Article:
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What should be done to improve air travel?

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Despite having no room to grow, Reagan National is becoming a mini-hub and hosting bigger planes, more passengers and additional luggage. Yet it lacks the space to expand, to say nothing of the money needed for improvements. National faces a particular set of challenges, since the federal government determines how many flights are allowed there and where they go.

The problems faced at National are unique in some ways, but they do speak to a broader issue facing U.S. aviation: Air travel is expected to grow by 265 million passengers in the next dozen years, doubling passenger traffic at commercial airports and requiring billions of dollars to keep these planes and passengers moving. National and other airports – including Chicago’s Midway, New York’s LaGuardia and Boston’s Logan -- are having problems finding land for expansion, but even those with space are having trouble finding the cash. If many airports can’t get much larger, what else can they do to improve the flying experience?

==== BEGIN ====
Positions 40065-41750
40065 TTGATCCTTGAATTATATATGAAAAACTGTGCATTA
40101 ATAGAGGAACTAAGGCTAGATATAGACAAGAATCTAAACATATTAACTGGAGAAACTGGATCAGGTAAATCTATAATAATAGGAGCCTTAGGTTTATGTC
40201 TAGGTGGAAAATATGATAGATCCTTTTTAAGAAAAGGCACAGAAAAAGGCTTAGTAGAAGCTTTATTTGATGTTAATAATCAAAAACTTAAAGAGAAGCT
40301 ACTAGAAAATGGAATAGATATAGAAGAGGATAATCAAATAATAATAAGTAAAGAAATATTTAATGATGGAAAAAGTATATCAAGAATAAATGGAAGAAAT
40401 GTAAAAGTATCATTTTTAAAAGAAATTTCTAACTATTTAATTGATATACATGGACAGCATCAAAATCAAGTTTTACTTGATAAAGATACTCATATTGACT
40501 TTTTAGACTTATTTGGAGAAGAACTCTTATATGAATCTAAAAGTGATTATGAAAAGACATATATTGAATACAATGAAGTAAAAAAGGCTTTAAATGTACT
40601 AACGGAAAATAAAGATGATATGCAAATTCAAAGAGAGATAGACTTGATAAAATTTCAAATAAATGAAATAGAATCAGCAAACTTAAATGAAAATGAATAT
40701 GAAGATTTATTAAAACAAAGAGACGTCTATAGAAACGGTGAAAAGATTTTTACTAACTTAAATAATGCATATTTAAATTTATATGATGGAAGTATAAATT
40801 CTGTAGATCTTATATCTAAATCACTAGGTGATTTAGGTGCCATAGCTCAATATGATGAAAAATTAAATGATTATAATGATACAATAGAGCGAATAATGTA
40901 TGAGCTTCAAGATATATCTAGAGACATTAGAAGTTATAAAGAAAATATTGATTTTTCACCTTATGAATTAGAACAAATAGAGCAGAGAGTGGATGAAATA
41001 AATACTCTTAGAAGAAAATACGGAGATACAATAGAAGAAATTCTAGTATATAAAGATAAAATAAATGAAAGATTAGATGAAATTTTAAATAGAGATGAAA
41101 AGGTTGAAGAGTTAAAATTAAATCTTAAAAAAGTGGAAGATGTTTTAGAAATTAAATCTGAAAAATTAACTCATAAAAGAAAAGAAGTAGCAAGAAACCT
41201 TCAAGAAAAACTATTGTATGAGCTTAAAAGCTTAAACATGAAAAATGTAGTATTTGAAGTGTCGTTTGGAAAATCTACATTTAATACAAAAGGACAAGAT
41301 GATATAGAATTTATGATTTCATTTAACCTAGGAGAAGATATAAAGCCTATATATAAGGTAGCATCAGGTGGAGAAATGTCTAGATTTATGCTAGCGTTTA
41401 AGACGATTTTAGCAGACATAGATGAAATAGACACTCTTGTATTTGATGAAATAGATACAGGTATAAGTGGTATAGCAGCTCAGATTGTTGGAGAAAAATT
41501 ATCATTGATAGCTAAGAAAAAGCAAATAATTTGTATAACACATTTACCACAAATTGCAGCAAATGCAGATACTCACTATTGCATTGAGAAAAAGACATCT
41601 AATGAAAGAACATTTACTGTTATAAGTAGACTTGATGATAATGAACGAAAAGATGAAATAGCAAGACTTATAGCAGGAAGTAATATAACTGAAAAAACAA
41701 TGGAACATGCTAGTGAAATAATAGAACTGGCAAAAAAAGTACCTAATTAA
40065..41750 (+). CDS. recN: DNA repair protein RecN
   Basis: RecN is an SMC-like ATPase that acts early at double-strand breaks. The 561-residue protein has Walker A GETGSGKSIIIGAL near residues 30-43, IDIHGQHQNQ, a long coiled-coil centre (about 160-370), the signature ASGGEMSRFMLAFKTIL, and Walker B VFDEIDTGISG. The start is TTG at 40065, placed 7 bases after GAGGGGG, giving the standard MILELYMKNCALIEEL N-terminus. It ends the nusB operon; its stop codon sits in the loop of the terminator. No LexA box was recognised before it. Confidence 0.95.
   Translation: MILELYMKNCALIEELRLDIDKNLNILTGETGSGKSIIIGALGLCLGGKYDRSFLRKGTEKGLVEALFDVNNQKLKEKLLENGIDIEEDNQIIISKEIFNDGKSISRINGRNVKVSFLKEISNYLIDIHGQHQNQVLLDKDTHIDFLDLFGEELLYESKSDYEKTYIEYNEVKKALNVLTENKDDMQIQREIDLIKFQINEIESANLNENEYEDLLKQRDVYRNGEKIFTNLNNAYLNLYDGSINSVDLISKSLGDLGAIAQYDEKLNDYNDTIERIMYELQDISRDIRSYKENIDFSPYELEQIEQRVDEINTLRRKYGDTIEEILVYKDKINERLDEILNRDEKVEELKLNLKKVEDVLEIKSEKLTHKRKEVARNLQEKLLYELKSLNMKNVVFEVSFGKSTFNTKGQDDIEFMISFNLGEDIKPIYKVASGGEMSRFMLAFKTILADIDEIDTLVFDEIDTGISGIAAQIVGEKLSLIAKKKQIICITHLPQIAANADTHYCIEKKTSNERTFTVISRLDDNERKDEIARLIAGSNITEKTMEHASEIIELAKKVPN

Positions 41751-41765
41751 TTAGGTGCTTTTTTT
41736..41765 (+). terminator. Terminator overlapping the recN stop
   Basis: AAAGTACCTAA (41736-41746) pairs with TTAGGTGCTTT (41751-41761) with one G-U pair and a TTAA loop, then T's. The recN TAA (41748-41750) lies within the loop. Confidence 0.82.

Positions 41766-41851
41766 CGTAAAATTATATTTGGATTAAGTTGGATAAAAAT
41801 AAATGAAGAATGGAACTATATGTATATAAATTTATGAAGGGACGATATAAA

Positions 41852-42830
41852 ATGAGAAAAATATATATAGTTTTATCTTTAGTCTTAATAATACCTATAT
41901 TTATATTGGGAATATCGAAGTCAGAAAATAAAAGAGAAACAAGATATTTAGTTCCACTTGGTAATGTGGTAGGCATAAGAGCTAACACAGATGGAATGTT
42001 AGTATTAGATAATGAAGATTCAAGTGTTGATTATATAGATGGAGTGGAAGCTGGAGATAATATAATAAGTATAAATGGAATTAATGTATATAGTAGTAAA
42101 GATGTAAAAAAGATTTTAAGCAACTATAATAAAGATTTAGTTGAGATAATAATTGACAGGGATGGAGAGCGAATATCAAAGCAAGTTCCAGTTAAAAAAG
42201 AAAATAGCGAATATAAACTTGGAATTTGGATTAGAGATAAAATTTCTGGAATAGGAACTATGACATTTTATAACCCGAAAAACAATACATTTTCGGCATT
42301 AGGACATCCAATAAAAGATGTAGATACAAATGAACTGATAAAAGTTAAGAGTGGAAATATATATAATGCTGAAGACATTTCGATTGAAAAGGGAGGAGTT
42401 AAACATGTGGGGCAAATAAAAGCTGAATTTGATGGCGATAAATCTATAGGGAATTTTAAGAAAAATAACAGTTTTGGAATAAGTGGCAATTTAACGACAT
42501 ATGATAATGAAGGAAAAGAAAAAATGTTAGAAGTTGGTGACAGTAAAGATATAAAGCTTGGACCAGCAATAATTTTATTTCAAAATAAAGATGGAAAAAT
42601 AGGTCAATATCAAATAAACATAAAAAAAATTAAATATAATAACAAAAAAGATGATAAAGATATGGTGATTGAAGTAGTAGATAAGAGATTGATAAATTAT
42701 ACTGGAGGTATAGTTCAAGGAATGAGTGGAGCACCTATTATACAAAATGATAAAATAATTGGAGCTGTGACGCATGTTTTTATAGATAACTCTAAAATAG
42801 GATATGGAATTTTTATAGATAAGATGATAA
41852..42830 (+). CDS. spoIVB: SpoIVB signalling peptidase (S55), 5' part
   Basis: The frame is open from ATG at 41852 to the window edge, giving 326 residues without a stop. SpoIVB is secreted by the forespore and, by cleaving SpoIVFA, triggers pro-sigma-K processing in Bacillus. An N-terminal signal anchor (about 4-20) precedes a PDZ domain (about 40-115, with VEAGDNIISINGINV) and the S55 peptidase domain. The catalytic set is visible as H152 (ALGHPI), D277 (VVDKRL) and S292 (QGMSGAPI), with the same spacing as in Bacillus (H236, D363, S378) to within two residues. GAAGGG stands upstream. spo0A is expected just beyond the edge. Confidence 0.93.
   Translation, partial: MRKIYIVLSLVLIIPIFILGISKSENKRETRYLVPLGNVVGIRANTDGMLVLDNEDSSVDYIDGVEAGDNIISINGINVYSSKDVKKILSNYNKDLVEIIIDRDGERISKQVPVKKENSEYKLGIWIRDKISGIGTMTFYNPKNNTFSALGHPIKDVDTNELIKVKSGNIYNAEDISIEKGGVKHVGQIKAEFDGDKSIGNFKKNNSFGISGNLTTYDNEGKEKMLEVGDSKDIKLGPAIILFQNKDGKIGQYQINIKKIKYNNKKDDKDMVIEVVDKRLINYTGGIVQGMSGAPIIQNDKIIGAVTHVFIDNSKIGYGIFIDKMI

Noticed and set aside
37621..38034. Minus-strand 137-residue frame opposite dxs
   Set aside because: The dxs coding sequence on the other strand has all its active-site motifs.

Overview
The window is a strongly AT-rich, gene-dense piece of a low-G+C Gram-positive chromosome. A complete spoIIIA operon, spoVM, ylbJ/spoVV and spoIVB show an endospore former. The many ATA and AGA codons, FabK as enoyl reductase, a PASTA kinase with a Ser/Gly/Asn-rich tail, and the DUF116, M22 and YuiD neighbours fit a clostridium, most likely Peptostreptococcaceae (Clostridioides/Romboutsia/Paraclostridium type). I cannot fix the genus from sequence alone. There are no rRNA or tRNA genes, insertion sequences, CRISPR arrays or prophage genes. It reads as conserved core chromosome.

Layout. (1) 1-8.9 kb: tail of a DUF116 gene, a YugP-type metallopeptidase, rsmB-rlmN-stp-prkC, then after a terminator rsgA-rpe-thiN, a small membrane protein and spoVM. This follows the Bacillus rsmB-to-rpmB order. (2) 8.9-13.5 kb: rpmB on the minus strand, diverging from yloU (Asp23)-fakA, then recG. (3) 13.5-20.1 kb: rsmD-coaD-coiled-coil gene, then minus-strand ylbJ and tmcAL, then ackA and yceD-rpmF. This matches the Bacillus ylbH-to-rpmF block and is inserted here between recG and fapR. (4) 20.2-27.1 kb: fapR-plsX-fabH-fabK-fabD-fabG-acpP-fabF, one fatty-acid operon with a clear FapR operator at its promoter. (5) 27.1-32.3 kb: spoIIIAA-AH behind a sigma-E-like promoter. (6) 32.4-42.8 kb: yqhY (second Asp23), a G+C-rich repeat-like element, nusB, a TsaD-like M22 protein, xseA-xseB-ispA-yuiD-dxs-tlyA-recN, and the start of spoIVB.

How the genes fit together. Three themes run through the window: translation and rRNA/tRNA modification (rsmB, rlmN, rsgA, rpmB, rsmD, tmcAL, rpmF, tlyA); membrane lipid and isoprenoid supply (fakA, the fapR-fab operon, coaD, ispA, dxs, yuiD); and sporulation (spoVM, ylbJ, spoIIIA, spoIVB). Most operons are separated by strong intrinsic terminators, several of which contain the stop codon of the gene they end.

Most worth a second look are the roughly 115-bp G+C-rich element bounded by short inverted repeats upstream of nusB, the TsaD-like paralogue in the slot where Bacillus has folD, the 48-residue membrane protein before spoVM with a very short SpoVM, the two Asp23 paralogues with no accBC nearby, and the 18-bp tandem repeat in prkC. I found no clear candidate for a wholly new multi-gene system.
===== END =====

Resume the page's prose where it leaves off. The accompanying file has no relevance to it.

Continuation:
Among flyers, frequent complaints include airlines’ fees, delayed flights, cramped seats and airport security measures. The Transportation Security Administration has introduced a program at National to speed up security, and the Department of Transportation instituted rules on airline fees, but the consensus among many passengers remains: Flying can be a pain.

So what should be done to improve air travel? We want to hear your ideas for what airports, airlines, regulators or flyers themselves should do to make things better.

We invite you to share your specific solutions below. (Please include just one solution per post. That makes it easier for other readers to vote for individual ideas.)

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